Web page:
History

A five-storey fortress was constructed by Drungdrung Gyelchog during the 16th century. Drungdrung Gyelchog was one of the two brothers-descendants of Phajo Drugom Zhigpo – the founder of the Drukpa Kagyupa School in Bhutan. The dzong was built above the large rock where he had subdued the local deities and bound them under an oath of allegiance to the Drukpa School. In 1644, Gyelchok relinquished his small fort to Zhabdrung Ngawang Namgyel – the founder of Bhutan. He immediately began the construction of a much superior and more extensive fortress. The Dzong was consecrated by Zhabdrung Nawang Namgyal.

Rinpung Dzong survived the massive 1897 earthquake while most of the dzongs in Bhutan were damaged. But it was burnt almost to the ground in 1906. All important relics and statues were lost to the fire and nothing could be salvaged except for the Thongdrol which has been displayed to the public during the annual Paro festival. The Dzong was rebuilt immediately to the original design.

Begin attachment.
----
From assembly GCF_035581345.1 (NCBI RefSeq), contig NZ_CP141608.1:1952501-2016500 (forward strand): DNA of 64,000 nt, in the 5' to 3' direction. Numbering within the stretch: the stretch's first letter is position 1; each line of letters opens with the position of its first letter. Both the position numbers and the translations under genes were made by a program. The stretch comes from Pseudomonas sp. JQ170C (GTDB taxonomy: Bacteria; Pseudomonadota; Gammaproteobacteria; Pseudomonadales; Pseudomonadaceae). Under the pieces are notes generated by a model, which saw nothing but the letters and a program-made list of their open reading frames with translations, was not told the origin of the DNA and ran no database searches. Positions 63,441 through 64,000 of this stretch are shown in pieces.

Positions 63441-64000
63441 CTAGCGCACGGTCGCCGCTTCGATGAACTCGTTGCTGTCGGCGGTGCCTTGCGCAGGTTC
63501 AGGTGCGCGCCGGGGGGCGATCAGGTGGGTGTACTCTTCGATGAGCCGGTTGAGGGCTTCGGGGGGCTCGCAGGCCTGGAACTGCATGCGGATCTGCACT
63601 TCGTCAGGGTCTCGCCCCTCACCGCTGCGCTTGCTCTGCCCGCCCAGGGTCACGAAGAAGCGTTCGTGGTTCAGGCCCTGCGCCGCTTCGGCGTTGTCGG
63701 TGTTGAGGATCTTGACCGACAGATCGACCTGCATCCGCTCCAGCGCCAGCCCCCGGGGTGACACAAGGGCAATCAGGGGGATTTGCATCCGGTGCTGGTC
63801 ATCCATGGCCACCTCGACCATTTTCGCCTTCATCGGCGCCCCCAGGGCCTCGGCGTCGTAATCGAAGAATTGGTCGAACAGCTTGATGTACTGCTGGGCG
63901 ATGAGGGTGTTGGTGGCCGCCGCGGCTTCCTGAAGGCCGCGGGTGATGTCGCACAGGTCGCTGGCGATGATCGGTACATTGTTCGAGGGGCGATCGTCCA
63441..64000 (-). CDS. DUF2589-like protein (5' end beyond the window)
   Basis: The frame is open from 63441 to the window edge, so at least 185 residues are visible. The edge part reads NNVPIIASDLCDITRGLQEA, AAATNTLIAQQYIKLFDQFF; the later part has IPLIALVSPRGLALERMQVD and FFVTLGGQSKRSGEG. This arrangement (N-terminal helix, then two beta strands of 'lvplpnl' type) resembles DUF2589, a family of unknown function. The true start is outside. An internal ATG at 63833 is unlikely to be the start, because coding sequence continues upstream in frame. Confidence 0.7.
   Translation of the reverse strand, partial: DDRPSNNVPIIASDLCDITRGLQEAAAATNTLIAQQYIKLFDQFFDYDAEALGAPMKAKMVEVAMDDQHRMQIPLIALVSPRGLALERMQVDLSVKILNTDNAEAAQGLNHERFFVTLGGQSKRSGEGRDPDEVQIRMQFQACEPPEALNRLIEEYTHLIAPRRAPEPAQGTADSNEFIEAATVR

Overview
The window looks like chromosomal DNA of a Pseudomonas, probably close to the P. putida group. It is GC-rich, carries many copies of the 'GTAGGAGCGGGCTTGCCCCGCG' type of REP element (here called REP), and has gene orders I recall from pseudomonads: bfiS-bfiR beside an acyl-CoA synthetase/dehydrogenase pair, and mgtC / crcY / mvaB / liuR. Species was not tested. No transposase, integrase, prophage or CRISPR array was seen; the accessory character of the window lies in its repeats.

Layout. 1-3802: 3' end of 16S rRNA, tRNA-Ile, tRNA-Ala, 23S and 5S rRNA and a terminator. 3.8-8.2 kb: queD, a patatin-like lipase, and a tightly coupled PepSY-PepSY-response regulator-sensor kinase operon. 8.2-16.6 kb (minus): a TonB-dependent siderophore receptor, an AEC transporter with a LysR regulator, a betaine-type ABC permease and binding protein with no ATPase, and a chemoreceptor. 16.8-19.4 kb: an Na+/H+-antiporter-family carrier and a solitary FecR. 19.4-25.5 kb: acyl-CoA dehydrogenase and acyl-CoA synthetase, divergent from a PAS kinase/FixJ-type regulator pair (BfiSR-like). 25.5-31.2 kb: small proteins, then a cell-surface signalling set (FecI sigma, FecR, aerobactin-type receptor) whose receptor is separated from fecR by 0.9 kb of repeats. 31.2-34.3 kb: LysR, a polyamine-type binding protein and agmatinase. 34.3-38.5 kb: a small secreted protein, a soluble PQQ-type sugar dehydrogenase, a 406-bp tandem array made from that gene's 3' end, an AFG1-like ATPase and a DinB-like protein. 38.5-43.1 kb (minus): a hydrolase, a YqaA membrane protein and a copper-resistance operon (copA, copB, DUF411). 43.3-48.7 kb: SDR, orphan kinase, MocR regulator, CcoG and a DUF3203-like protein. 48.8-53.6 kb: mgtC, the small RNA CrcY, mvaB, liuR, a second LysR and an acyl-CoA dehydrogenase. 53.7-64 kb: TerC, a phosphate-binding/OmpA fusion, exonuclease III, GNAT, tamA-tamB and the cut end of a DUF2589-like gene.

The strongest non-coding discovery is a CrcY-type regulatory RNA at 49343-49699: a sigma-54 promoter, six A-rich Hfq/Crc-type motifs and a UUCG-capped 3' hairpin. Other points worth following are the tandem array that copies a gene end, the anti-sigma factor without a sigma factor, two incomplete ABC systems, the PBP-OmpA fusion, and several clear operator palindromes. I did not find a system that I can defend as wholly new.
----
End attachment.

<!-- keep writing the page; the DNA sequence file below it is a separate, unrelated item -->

Throughout the 17th and 18th centuries, it served as a bastion against invasions from the north. Nowadays, it functions as the administrative headquarter of the Paro district and houses the state monastic monks. It has the finest example of Bhutanese architecture in style in the country.

Important relics

In the Mithrugpa Lhakhang, the main statue is that of Lord Buddha and Zhabdrung Ngawang Namgyel. The Utse Lhakhang (central tower) is dedicated to Hayagriva and Amitayus. The Goenkhang is located on the third floor and houses statues of Mahakala and Mahakali. The third floor of the Gonkhang dedicated to Jnananatha. The first-floor chapel, known as Rabmang Zheldzomkhang, contains a set of the eight stupas, the deeds of Shakyamuni Buddha.